Articles

Make a Clean Break: Tips to Simplify Your Monthly Closing Process

By Sue Bennett, Accounting Manager, The Shealy Group

When overseeing your company’s accounts and finances, the end of the month is supposed to have a period on it. That last day is the clean break between the end of one statement and the start of the next. You’ve closed the monthly books, made the shipments, received payment from your customers and paid your vendors. All dollars are accounted for.

That’s what happens in a perfect bookkeeping world. In the real world, however, closing your monthly cycle is a bit more complicated. Lagging receivables and expenses delay your closing process days into the following month, and you often end up with more question marks than periods.

So how do you make sure you can stamp that period onto the end of your monthly finances? Here are a few tips to help you make a clean monthly break.

Make timing your priority
Let everybody in the company know that timing is a priority. If any department delays closing its subledger, that will have a roll-up effect on your company’s general ledger.

Work with your company’s department heads to build a timeline for compiling and submitting timely financial data reports. If you know that you need the general ledger compiled, computed and submitted to your superiors by the third day of the following month, and you know it’s going to take two business days to turn that around, the first day of the new month should be the no-excuses deadline for department heads to close their subledgers.

Also set a succession of deadlines for yourself. For example, on the first business day of the new month, all sales invoicing must be done and all customer payments must be posted. The next business day, all inventory bills and vendor payments must be processed. If your closing process is an elephant, follow the tried-and-true business advice of eating it one bite at a time.

Create a cheat sheet
There are a lot of steps involved to ensure departmental data is accurate and accounted for, as well as compiling it into an end-of-month company-wide report. Make life easier on yourself and your team by creating a closing process cheat sheet – a checklist that helps everyone keep track of deadlines and data.

Your cheat sheet doesn’t need to be overly complicated – in fact, it’s better if it isn’t. Often a half-page checklist is sufficient, as long as everyone involved in the data-gathering process understands it and uses it.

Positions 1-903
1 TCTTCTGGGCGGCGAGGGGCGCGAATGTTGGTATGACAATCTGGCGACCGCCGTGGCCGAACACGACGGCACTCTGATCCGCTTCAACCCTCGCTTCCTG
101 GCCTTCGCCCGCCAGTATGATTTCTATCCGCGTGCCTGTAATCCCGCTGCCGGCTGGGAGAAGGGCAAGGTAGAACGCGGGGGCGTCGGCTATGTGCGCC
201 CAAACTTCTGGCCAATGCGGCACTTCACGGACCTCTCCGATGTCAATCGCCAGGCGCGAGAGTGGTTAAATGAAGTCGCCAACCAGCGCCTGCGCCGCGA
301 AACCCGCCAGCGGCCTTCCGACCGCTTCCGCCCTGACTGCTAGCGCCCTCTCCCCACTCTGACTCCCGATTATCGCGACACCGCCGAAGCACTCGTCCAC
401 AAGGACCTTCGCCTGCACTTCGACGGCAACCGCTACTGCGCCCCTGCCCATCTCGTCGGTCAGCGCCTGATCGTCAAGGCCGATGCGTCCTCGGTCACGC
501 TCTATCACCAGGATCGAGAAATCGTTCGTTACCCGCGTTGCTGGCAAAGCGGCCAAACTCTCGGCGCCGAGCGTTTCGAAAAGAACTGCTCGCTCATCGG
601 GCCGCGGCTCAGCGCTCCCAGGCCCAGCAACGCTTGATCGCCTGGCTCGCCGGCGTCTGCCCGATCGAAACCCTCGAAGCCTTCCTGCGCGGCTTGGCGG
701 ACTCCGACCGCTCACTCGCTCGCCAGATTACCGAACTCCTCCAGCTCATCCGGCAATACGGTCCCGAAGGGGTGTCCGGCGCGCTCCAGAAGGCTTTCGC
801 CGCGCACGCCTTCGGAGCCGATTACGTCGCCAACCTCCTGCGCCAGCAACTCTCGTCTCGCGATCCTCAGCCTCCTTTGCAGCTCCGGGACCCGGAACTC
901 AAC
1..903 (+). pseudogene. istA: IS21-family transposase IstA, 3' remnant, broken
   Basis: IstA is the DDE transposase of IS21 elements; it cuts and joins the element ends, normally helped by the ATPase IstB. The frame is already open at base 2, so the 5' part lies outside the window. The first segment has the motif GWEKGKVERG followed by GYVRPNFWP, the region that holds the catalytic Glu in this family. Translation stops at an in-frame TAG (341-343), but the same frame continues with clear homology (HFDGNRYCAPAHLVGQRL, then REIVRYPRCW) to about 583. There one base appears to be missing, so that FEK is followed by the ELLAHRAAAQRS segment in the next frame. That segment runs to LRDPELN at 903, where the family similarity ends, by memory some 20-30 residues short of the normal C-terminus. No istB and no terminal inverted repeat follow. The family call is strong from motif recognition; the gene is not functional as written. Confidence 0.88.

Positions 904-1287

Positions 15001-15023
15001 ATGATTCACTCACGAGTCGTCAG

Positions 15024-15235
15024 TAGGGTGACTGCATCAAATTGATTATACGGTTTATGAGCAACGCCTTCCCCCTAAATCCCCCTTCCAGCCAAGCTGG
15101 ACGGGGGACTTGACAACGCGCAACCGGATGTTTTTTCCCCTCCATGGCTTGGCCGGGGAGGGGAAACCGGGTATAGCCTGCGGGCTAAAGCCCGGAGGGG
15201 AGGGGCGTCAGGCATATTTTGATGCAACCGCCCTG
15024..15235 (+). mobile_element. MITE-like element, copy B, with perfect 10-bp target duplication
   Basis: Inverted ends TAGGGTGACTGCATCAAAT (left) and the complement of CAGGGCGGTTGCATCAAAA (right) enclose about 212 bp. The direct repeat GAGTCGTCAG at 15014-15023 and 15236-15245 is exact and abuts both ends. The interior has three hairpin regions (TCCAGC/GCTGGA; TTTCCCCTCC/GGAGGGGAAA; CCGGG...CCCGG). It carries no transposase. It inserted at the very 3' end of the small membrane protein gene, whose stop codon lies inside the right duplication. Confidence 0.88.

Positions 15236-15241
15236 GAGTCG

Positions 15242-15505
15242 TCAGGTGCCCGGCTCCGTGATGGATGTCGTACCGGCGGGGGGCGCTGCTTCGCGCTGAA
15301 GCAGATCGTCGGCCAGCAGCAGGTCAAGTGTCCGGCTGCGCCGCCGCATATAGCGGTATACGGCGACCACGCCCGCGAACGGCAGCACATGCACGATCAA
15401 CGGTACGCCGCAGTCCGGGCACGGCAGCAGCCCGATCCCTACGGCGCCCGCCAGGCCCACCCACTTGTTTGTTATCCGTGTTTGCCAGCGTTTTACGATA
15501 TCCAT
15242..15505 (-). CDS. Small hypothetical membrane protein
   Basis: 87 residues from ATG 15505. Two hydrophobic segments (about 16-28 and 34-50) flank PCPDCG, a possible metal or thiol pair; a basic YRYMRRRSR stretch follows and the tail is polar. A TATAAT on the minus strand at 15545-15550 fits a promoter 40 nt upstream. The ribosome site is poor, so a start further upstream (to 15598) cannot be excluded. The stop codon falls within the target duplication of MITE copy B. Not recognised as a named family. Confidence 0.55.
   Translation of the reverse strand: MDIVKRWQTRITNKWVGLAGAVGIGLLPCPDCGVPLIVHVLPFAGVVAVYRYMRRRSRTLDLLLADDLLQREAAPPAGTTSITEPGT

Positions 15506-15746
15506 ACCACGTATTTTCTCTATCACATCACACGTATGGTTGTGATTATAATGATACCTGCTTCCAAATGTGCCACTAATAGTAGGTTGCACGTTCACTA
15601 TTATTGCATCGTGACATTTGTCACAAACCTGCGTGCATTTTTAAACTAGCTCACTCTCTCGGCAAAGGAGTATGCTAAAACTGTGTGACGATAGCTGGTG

Use cycle counts
Tracking inventory will help you accurately tabulate monthly closing data, but full inventory counts are often impractical. You simply don’t have the time to stop production lines and count every widget in the shop. But there is an easier way.

Cycle counts are the less-disruptive cousin of full-inventory counts. While they don’t account for every item in production, they give you a reasonably accurate picture of your inventory to show to management. Perform them at closing time each month to track inventory, and supplement with full inventory counts a few times a year.

Consider ERP software
Even the most technology-averse companies are using Microsoft Excel to track financial data. And it’s still an effective tool if all you need are rows and columns that show you where the money is coming from, and where it’s going.

However, as your operation grows, you might consider investing in a more sophisticated platform that allows you to manage your monthly business cycle from start to finish. Enterprise resource programs, or ERPs, enable you to manage inventory, sales and receivables from one interface, and many – if not most – are capable of being hosted in the cloud, making them readily accessible for anyone in the company, working from any location.

In the end, proper monthly closing comes down to having accurate data and open communication. Whether you employ these tips or different methods, accuracy and communication will help you finish more months with periods than with questions marks.

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